Follow-up emails are an important part of the sales cycle that should not be forgotten; they can make all the difference between building a successful relationship with a client, and never hearing from them again. Sales follow up email templates allow you to scale your follow ups and close more deals.
The first step to improving your follow-up email technique is to use a reliable, easy-to-use email sequencing tool such as Right Inbox that ensures you won’t forget to send a follow up if your first email is unsuccessful. Right Inbox also comes with helpful email templates built in to make sure the process is both quick and effective.
It’s also important to remember that prospects are often incredibly time poor. They might not get back to you after your first email, or even your second or third. But this is not necessarily because they’re not interested – your emails might just be landing at the wrong time, or getting lost in packed inboxes.
That’s why it’s important to explore different tactics for your follow-up emails, and remember that what works for one prospect won’t necessarily get a response from another.
So mix it up!
To help you out, we’ve crafted 7 useful follow-up templates, each using a different approach, for those times when your prospects just aren’t getting back to you.
1. The Value Add
This is the perfect technique to use when you’re pretty sure your product or service will almost instantly benefit your prospect – and then they won’t be able to live without it.
Subject line: Free gifts from [Company] to you – Christmas has come early this year!
I sent you some information about [product/service] a week ago, and I’d like to offer you a free trial so you can see how [product/service] can improve [pain point].
I’ve attached a few guest logins to [product/service] for your team. Feel free to share these with your colleagues, and please don’t hesitate to get in touch if you need any assistance in getting set up with [product/service].
I look forward to hearing your feedback on your experience with [product/service].
2. Make It Simple
Got a time poor prospect on your hands? Break it down and make it simple for them to finally give you the response you need.
Subject line: Should we leave you alone or have you just been busy?
I’ve reached out a number of times over the past few months without success. I’ve concluded you’ve not replied because:
- This is the wrong time for you. I totally understand and will get back to you down the line.
- You’re just not interested. That’s okay too – I’m not one to take these things personally.
- You’ve been meaning to reply but have just been too busy. That’s great! Did you know [product/service] saves users [x amount of time] in their working day?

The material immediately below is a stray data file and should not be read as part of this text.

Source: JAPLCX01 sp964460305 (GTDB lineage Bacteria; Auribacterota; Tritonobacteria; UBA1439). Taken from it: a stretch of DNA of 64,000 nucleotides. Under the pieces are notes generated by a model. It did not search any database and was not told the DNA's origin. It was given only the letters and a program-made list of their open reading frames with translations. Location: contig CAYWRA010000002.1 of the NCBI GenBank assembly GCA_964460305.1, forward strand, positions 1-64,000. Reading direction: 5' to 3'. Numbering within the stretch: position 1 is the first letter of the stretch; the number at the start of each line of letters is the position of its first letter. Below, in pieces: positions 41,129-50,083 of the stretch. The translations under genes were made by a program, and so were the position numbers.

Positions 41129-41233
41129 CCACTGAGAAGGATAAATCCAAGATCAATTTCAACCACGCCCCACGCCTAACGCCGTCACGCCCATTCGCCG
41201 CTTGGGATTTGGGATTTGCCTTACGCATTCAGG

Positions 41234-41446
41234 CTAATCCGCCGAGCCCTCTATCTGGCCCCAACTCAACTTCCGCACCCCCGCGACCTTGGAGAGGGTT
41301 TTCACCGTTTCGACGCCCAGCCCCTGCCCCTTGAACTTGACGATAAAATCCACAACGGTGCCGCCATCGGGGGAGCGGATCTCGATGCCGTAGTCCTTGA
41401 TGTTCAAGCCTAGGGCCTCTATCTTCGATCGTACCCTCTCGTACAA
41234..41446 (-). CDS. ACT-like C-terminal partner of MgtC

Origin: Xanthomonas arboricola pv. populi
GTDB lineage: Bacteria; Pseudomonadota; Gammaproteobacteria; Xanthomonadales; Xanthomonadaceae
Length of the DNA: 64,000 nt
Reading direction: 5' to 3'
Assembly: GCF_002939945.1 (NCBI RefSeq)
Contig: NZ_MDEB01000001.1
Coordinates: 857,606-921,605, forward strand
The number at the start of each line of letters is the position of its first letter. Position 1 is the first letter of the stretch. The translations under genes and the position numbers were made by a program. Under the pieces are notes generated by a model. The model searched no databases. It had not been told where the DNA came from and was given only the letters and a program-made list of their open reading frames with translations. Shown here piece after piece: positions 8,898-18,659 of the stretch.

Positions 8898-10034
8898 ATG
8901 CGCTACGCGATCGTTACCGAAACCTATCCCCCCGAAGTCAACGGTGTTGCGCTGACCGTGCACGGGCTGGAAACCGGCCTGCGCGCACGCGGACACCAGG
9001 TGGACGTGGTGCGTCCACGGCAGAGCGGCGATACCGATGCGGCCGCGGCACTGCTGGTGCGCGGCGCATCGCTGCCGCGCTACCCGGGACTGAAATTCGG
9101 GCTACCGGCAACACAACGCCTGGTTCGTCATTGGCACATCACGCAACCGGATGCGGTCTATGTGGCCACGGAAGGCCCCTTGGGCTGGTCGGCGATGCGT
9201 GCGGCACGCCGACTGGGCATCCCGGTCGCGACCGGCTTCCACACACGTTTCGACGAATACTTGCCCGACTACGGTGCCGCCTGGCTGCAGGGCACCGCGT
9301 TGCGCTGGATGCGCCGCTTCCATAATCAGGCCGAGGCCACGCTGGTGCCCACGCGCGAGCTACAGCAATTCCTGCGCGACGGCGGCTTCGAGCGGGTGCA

I know you’re busy, so feel free to simply respond to this email with 1), 2), or 3) and I’ll take the appropriate course of action.
3. Short and Sweet
Is your prospect a no-nonsense type? Speak their language with a short and sweet follow-up email.
Subject line: I’m still ready and waiting to help you with [pain point]
Are you still interested in solving [pain point] using [product/service]? If so, I’m ready and waiting to assist you with this.
Feel free to reach out anytime to move forward.
4. The Bow Out
If you’re getting absolutely nowhere with your prospect but want to give it one last shot, try bowing out gracefully. You never know: once you threaten to break up with them, they might not be able to let you go.
Subject line: Should I close your account?
I’ve reached out to you a number of times over phone and email over the past few months without success.
I don’t want to keep chasing you if you’re not interested in [product/service], so do I have permission to close your file?
If you are still interested, just let me know a good time to discuss [product/service], and I’ll keep your account open.
5. Ask for Feedback
The feedback technique is mostly an attempt to trigger your prospect to reply that they actually do think your product or service was a good fit for them, but if not, any feedback is incredibly helpful for hooking in future clients.
Subject line: Where did we go wrong?
I’m aware I’ve reached out a few times without success, so I won’t email you again – but I would love feedback from you so we can improve [product/service].
What is the main reason you felt [product/service] wasn’t a good fit for you?
6. Double Down on Your Claims
You haven’t had a reply, and you need a reason to email your prospect again. Doubling down on your claims shows that you’re not full of hot air – and that you’re serious in your efforts to help them.
Subject line: Concrete proof that we can boost your [metric] by [stat]
I sent you an email a week ago about [your company], and how I think we could help you and your company tackle [pain point].
I mentioned that our clients report [a 52% increase] in [inbound sales] when they use [product], and I thought you might like to see some proof, so I’ve attached a number of case studies for you to browse.
If you’d like any more information on how we go about getting these results, please get in touch. It would be great to schedule a phone call.
7. The Simple Reminder
You’re pretty sure your prospect intends to get in touch, but you just might be further down their to-do list than you had hoped. Give them a nudge with a simple reminder – no bells, no whistles, just the facts.
Subject line: Let’s book a call
I sent you an email a while ago about [product/service] and how I think it could help you address [pain point].
I just wanted to check that it hadn’t got lost in your inbox.
If you’d like more information on [product/service] please don’t hesitate to reach out. I’d be happy to jump on a quick call with you, and send you over a [free trial/case study/product demo]